How does a car alternator work? There's tons of YouTube videos with animations and such that can explain it much better than I can write here, but I'll still gonna give some general explanation. A DC motor usually consists of magnets and a coil. By moving the coil around the magnets or the other way around, we will create AC current flowing through the coil. With an alternator it is a bit different. Alternator has two sets of coils, inner and outer. When we connect the inner coil to the battery (This is what you do when you switch the power on in your car) some DC current start flowing through it, creating a magnetic field, much greater than if we've used magnets. When we start turning the alternator (start the engine in your car) the inner coil's magnetic field turns and creates great values of AC current in the outer current. Car alternator also have a rectifier which change the AC current to DC current at a voltage of around 14V, which is perfect to charge a lead acid 12V battery, surprisingly the same battery as you have in your car. In Conclusion, it seems the alternator can produce a lot of energy but its disadvantage is the fact it needed to be fed with some initial current in order to work, which means that if a car is powered on but the engine is off it will slowly drain the battery.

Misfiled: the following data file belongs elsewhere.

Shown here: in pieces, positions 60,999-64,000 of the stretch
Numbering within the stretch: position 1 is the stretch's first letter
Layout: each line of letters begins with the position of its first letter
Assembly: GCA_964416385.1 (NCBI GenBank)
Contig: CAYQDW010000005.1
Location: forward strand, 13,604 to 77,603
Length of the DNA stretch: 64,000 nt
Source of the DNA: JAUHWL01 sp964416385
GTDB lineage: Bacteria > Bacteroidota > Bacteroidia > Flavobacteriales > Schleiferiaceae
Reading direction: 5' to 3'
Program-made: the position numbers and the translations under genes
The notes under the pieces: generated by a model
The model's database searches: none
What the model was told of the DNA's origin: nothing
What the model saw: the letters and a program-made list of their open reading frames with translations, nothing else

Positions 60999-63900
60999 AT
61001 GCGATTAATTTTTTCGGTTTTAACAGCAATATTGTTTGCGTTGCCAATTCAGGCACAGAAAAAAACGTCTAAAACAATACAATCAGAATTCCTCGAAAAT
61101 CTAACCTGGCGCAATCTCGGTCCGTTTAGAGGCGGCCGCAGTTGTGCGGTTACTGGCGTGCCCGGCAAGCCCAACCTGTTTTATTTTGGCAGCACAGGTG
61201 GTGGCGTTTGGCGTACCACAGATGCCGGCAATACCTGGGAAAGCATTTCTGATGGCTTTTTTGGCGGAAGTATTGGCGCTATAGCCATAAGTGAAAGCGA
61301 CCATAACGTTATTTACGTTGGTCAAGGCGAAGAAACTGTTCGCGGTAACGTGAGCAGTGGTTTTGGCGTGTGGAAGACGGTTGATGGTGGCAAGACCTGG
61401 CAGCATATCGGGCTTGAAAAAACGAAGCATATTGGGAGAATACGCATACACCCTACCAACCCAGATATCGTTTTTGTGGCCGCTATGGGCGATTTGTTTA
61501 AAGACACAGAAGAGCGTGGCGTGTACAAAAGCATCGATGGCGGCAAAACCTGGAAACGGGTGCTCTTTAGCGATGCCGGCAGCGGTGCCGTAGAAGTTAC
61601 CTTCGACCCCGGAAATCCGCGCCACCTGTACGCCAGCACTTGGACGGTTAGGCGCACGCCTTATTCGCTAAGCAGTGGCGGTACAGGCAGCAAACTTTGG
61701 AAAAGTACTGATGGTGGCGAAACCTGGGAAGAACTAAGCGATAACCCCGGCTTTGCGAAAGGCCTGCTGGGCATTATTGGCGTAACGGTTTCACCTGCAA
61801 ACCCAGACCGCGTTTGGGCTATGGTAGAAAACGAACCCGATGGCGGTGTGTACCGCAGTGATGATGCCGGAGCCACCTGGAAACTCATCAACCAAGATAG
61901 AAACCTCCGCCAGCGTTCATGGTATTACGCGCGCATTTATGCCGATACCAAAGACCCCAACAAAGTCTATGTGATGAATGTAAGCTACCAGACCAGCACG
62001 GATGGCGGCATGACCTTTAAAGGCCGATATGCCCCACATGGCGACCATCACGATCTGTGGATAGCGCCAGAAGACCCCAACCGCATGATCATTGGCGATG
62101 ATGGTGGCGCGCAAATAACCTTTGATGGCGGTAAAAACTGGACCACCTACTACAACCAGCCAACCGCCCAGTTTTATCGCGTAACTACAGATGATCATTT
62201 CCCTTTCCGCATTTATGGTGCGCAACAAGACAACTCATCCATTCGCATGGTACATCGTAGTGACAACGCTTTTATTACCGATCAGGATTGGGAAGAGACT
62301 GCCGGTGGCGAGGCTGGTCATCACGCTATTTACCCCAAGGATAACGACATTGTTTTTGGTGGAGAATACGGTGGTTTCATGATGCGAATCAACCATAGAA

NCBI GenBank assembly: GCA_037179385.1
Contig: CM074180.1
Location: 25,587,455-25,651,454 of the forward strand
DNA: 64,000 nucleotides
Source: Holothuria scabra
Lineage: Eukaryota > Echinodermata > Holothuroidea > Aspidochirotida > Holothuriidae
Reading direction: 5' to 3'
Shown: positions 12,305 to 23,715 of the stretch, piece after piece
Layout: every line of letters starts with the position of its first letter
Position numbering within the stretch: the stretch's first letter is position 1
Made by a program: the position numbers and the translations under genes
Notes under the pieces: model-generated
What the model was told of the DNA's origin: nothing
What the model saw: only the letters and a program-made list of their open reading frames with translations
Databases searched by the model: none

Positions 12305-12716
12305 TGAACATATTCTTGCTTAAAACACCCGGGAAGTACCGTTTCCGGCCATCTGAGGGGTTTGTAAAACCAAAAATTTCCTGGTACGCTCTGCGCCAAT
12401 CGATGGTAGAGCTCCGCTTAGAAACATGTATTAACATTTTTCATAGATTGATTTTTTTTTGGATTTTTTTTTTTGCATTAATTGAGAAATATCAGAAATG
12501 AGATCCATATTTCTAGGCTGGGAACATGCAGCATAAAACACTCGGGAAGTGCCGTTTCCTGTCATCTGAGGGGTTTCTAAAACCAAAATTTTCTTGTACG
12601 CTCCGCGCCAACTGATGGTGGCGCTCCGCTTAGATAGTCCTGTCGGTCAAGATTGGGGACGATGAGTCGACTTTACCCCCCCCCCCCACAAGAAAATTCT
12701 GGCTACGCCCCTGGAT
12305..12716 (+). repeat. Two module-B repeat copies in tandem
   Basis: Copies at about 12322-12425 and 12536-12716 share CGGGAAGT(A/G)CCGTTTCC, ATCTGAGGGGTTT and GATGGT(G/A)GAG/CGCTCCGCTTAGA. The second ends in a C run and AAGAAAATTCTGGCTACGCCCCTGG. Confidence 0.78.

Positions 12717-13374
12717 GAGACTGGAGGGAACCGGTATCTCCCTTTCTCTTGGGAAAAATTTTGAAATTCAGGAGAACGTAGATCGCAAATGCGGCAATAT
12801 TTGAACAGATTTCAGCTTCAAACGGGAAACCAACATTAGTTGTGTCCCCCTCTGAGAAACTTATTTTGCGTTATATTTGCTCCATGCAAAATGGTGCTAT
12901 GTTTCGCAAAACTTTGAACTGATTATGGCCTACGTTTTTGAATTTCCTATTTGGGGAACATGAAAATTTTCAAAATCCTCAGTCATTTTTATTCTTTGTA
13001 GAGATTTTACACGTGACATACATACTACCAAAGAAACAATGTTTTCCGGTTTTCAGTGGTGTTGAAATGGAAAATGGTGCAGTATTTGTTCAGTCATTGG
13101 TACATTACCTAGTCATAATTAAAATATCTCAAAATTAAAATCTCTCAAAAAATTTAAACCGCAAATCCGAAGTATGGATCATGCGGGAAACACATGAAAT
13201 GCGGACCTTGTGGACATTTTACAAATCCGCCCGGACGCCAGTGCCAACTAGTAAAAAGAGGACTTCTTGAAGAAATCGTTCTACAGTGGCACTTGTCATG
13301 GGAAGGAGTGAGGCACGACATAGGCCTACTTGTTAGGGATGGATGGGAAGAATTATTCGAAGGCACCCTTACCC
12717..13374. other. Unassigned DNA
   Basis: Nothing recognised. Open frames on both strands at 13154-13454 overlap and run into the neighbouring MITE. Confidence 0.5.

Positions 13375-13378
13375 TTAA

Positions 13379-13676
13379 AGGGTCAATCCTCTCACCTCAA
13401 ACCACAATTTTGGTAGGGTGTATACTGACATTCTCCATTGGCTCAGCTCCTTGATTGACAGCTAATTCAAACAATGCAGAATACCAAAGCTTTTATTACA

Back to our project, we start by building a pretty shitty stand for bicycle, made of a wooden bed we found outside.

Bicycle stand Ver 1